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post #14 of Old 01-11-2005
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WESTSAIL 32 and similar

As an owner of a Westsail 32 I have to say while his ''pedigree'' is essentially correct the rest of Jeff_H''s (cut/paste) assessment of a Westsail (still) contains quite a few inaccuracies.

I know I''m going ''against the grain'' here. I do respect Jeff_H''s views but I also have come to temper his objectiveness with the view he''s more inclined to favor the more modern production boats. Everyone has their own reasons for liking particular boats. Our likes/dislikes, wants/needs just happen to differ

One thing he says is definately correct... it''s interesting Westsail owners love their boats while those that have seemingly never been on one or sailed one seem to consistently deride them. Personally I think it''s jealousy

They do have their umm.. ''pecularities'' but what boat doesn''t? Just depends on what compromises you''re willing to accomodate.

But to put the ''major'' complaints to bed:

They are not (necessarily) as slow as non-owners make them out to be. And they are certainly not ''dogs''. Dave King won the 1988 West Marine Pacific Cup race in his WS32 Saraband. They sail just fine in 8-10 kn winds. I achieve hull speed (a bit over 6 kn) in 10-15 kn winds easily.

I say ''necessarily'' as a proper sail plan with proper shaped sails is the key. I suspect this ''conventional wisdom'' came from long ago on boats with the original sails/plan. Advances have been developed over the years as to what a Westsail should carry. The ''guru'' of Westsails is Kern Ferguson (Kerns Sails). He is inarguably the best loft around for Westsail sails. His sails achieve a proper balance with excellent performance characteristics.

I will say I am probably the furthest from a performance/''racer mentality'' as one might get and I did not buy my Westsail to get somewhere fast anyway. Jeff-H makes a good point that in the long run performance/speed can affect the amount of stores, carrying capacity required but due to its roominess I''m able to store so much of everything it''s simply not an issue. I make ''landfall'' at my choice, not by necessity.

They aren''t hard to sail. I don''t have the excessive weatherhelm everyone seems to think is ''inherent'' in a Westsail (again, sail plan/shape/trim is the key). I singlehand mine all the time and I''m no expert or athelete by any means. Yes, they can be tricky to back up but what ''double ender'' isn''t? But I don''t find it a problem... I maneuver in tight marinas all the time. Just keep things slow and purposefull as you would any ''large'', heavy boat and you''re fine..

They aren''t ''miserable boats'' by a long shot. Albeit a bit wet overall I find it quite a comfortable sailing vessel. And living aboard is a pleasure... so much room below.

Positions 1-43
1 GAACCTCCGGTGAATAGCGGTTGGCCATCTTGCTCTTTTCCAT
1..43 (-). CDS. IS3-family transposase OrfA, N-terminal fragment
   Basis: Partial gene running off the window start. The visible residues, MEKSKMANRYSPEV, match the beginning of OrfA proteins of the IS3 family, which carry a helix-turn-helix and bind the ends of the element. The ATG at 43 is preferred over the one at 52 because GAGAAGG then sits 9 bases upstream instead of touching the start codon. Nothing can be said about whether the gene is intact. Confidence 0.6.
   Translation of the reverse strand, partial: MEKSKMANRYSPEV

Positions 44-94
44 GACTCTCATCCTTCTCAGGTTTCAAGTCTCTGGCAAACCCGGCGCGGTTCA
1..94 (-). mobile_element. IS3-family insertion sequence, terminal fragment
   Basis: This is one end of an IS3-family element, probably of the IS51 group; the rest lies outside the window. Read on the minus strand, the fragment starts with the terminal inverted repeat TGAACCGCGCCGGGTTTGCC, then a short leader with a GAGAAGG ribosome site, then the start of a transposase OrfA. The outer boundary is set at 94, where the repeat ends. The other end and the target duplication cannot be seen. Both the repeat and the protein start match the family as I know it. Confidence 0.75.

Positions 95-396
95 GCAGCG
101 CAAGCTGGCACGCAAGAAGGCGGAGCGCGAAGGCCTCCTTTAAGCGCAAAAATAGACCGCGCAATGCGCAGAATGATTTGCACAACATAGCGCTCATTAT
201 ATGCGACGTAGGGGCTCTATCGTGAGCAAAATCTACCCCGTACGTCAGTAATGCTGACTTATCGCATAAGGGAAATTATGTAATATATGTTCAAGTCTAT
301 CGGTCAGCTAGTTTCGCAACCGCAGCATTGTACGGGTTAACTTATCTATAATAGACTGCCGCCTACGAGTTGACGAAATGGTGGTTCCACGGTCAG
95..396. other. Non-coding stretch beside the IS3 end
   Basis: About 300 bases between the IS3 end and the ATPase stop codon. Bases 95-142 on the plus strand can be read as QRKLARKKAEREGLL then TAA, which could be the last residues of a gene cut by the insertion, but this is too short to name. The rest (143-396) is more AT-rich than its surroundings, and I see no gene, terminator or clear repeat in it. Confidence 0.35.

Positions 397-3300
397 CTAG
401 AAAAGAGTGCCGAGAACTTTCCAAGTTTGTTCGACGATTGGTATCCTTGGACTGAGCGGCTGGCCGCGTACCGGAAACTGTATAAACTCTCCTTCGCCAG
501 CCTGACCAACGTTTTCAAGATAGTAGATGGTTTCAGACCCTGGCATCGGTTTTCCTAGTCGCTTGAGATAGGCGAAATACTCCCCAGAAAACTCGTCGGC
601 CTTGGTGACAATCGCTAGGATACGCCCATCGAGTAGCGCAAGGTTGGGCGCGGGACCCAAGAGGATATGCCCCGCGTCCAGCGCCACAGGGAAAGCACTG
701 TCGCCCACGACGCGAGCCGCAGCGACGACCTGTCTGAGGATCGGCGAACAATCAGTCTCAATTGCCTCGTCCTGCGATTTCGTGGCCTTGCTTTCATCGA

They aren''t any more expensive to own/maintain than any other 32'' boat (how/why should they be?). One caveat: It is said a Westsail is a wood boat with a glass hull. There will inevitably be more ''brightwork'' type maintenance than say a Pearson, Hunter, and other ''clorox bottle'' production boats of that genre.

I won''t say all, but I submit the vast majority of Westsail kit boats were put together by people that took care & pride in their work. I''ve seen some Westsails that blew away factory boats (I have a factory built boat). And factory built boats are known for their build quality. Bottom line it''s all in the survey anyway, factory or kit.

According to the ex-GM of Westsail, there were *very* few Westsail kits sold without ballast. Until about ''73 the ballast was iron punchings/concrete with lead/lead shot as an option. After 73''ish the iron/concrete was abandoned with lead/lead shot standard with 3 piece lead blocks the option. In any case the ballast was fully encapsulated in resin so unless there is significant damage even steel/concrete whould not be a problem. To make a point, what ballast material are current production boats predominently using these days?

They aren''t any more expensive to operate/maintain than any other similarly sized boat. Why/how would it be? What''s ''unique'' to a WS deck H/W, rigging etc. that makes it more expensive? Why would it require ''the sail inventory of a much larger boat''? I will say (thanks to its beam) it''s been said a WS32 is a ''40'' boat with a 32'' hull. And I really feel like I DO get to enjoy the cabin space/storage of a 40'' (while maintaining a 32 footer). And as far as marinas charging for the bowspit most I''ve run into (that require anything extra at all) just add a bit of a premium (not charging as if it were a 40 footer). I store my 10'' Zodiac just forward of the mast just like on lots of other boats (I''d store it aft if I dind''t have a propane locker/dodger in the way).

To be fair, as an owner, what do I NOT like about the Westsail? I wish it had a cockpit coaming. I wish it had a modified full keel. That''s about the only ''complaints'' I cna think of.

All that aside it is definately easy to get caught up in the classic lines & ''romance'' of a Westsail. The BEST advice I''ve seen put forward so far is ''Buy a boat for the use at hand rather than a possible future expedition''.

If despite the naysayers and you are still drawn to a Westsail drop by:

and talk to some owners.

An (obviously biased) Westsail 32 Owner
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